Boys' Life
January 1925
pp 36, 54

Og, Boy of Battle
Chapter 10, "Captured by Gorillas" 89-97

illustrated by Charles Livingston Bull


[Chapter 10]

HE HAD not been asleep long before the heavy shadows about the beach became alive with stealthily moving figures, and soon, one by one the biggest, most grotesque and most ugly looking creatures that even Og's grim imagination could conceive began to creep stealthily out onto the beach in the ghostly flicker of the dying firelight. They were not unlike Og and Ru in proportions, for they were short of legs and had tremendously long arms. They were covered, too, with a mass of heavy coarse hair, but they were such tremendous beasts that the smallest among them was twice as big as Og, and the largest, who appeared to be their leader, was a veritable giant with a great bulging chest and arms and hands so well-muscled and so strong that he could have throttled a cave bear with ease. All of them had big, queerly shaped heads, and ugly, grimacing faces, with shaggy eyebrows, wicked black eyes, broad, flat noses, and strong powerful jaws, with long canine teeth protruding tusklike over their lower lips.

How long Og and Ru had slept they never knew. They were awakened at the same instant when they felt themselves suddenly seized by the powerful hands that gripped them with deadly fierceness. They cried out in terror and struggled their utmost, but terrible strangling arms were wrapped about them and great gripping hands seized their wrists and ankles. They struggled, fiercely, madly in sheer panic, biting, clawing, kicking, scratching until suddenly Og felt a great hand close about his throat. In steer terror he screamed then, but his scream was cut off to a gurgling sob as the strong fingers gripped tighter and tighter. Under the terrible pressure Og's eyes bulged and strange noises rang in his ears, his lungs felt as if they would burst with the air pent up in them and his head seemed to be splitting. Slowly a great heavy blackness began to engulf him. He struggled against it, struggled to retain consciousness, but despite his strong will he realized that he was sinking deeper and deeper into oblivion, until presently he knew no more.

It was daylight when next Og became conscious of things going on about him. He opened his eyes to find himself surrounded by a group of his captors. And not ten long paces away he saw Ru similarly surrounded and crouching on the ground and looking about. The earth in a wide circle before them was trampled hard and smooth of vegetation, and he could see curious, big nests on every hand. They were strange nests, more after the order of those the ape people built for themselves in the tree-tops, except that these were on the ground. They were all just rude collections of sticks and bark thrown together in a haphazard fashion. He could see the huge ugly creatures who inhabited them shambling along across the ground or swinging up into the trees and moving about from branch to branch with startling swiftness.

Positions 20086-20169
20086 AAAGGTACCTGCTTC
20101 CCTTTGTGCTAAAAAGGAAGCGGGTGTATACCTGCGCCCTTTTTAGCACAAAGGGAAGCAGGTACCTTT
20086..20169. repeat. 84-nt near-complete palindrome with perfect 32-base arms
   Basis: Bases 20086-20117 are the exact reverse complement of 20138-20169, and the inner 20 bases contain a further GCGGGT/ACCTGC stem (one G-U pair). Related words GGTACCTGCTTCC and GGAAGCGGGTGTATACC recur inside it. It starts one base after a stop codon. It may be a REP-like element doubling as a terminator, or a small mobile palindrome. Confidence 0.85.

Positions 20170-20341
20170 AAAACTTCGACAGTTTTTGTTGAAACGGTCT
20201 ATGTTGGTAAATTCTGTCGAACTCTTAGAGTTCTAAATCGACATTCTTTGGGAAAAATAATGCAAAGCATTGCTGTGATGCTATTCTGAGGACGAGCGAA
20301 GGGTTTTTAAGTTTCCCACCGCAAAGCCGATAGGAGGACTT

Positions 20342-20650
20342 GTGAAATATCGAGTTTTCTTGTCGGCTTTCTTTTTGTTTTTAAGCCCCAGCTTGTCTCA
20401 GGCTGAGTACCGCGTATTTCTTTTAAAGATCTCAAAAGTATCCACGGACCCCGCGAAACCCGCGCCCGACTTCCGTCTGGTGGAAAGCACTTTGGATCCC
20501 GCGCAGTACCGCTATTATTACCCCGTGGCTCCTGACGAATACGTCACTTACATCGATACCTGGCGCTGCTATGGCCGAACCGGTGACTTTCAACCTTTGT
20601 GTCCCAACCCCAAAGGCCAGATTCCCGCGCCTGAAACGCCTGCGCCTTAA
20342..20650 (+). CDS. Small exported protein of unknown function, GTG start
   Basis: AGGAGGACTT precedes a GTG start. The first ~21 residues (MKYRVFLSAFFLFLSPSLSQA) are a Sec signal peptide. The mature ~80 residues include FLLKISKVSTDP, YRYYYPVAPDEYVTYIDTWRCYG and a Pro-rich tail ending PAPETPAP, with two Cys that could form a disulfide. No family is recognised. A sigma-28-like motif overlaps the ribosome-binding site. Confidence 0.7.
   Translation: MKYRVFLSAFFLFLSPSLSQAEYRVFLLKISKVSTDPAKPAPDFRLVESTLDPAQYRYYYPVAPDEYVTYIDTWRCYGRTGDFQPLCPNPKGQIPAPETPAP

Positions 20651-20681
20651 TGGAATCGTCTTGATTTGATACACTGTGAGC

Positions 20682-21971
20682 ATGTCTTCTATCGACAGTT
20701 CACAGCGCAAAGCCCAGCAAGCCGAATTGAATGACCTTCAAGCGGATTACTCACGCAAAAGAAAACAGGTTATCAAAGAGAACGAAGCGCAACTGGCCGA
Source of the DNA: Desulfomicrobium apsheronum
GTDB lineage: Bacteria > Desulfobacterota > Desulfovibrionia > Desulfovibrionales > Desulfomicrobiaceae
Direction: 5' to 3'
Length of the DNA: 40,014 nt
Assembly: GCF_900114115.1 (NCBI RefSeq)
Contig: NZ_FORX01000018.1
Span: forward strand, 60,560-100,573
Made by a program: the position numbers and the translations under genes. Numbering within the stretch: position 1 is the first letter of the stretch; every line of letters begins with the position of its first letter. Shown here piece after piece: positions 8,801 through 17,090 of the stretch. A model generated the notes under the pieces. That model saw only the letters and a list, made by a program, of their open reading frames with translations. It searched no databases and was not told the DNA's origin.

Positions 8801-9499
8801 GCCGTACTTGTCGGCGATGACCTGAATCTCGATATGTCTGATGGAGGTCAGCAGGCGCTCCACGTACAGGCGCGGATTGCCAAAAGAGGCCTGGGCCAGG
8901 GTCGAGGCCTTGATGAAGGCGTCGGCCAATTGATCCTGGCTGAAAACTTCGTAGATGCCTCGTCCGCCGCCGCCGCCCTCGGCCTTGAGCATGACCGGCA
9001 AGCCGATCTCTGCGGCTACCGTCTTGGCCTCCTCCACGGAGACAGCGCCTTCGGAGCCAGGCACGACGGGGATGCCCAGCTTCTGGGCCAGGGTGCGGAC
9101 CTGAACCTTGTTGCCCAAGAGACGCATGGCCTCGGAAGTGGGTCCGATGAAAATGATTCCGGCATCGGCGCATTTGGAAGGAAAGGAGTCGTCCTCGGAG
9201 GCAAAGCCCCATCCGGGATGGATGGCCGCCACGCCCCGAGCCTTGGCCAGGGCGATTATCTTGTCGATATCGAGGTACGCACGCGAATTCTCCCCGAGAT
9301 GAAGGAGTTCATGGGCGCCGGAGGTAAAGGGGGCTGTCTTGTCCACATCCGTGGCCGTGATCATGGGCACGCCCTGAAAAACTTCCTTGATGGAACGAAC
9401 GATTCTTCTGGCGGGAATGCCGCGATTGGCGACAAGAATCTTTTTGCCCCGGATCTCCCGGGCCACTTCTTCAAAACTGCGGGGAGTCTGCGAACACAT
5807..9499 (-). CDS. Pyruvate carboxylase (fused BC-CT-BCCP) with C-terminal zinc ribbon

Og watched them for a time with interest. They seemed so utterly foolish and purposeless in all that they did. They never seemed to think, to plan or to do anything of any consequence. And suddenly it dawned upon Og that he had hit upon the real reason why these great beasts, although they looked and often acted human, were still brutes. They never used their brains to think. Og could not know that the gorillas were without thinking brains and that while the Hairy men would go on through the ages developing their ability to think these animals would never progress beyond the state in which he saw them.

And as Og watched them he was conscious of a terrible feeling of revulsion combined with a vague horror that crept over him. What was there about these creatures that made them seem so hideous; so revolting? Og puzzled over it, and wondered as he called upon every keen sense he possessed to fathom the riddle. And then his nose told him, and with a feeling of sickness he realized the fate that was probably in store for them. The soft breezes that swept across the village was laden with a nauseating odor. Og identified it as the stench of dead flesh; and like a bolt of lightning out of the blue came the consciousness that these creatures were great meat-eating gorillas--cannibals! And he and Ru were their captives and were doubtless being held against the time when they should have one of their cannibal feasts when he and Ru would be killed and eaten. Og could not repress a shudder as he discovered scattered about some of the rude nests, skulls and other bones--remnants, probably, of bygone hideous feasts of these repulsive people.

Og could not know that he and Ru had been captured by a band of a strange race of flesh-eating gorillas of which there were several herds in that vast country beyond the great swamp. Nor could he know that these repulsive creatures fought each other constantly with the sole object of capturing some of their own kind to be eaten at their cannibalistic feasts, and that by this very repulsive custom they were happily fast exterminating themselves.

He did know, however, that these hideous giants had taken great pains to surround them and he was quite certain that they had captured them alive for the main reason that they wanted to keep them until they were ready to kill them and eat them. When Og told this to Ru, that poor fellow went limp with fear and presently began to whimper piteously until Og silenced him with an angry command. An idea had come to him.

The nests were great collections of branches and bark, with dried grasses scattered over the heavier objects. What a fire one of them would make! Og told his plan to Ru, and slowly they edged their way toward a nest that lay between them. The gorillas, seeing no sign of an attempt to escape, permitted them to move, and when the edge of the nest was reached Og drew from his tiger-skin pouch his flints.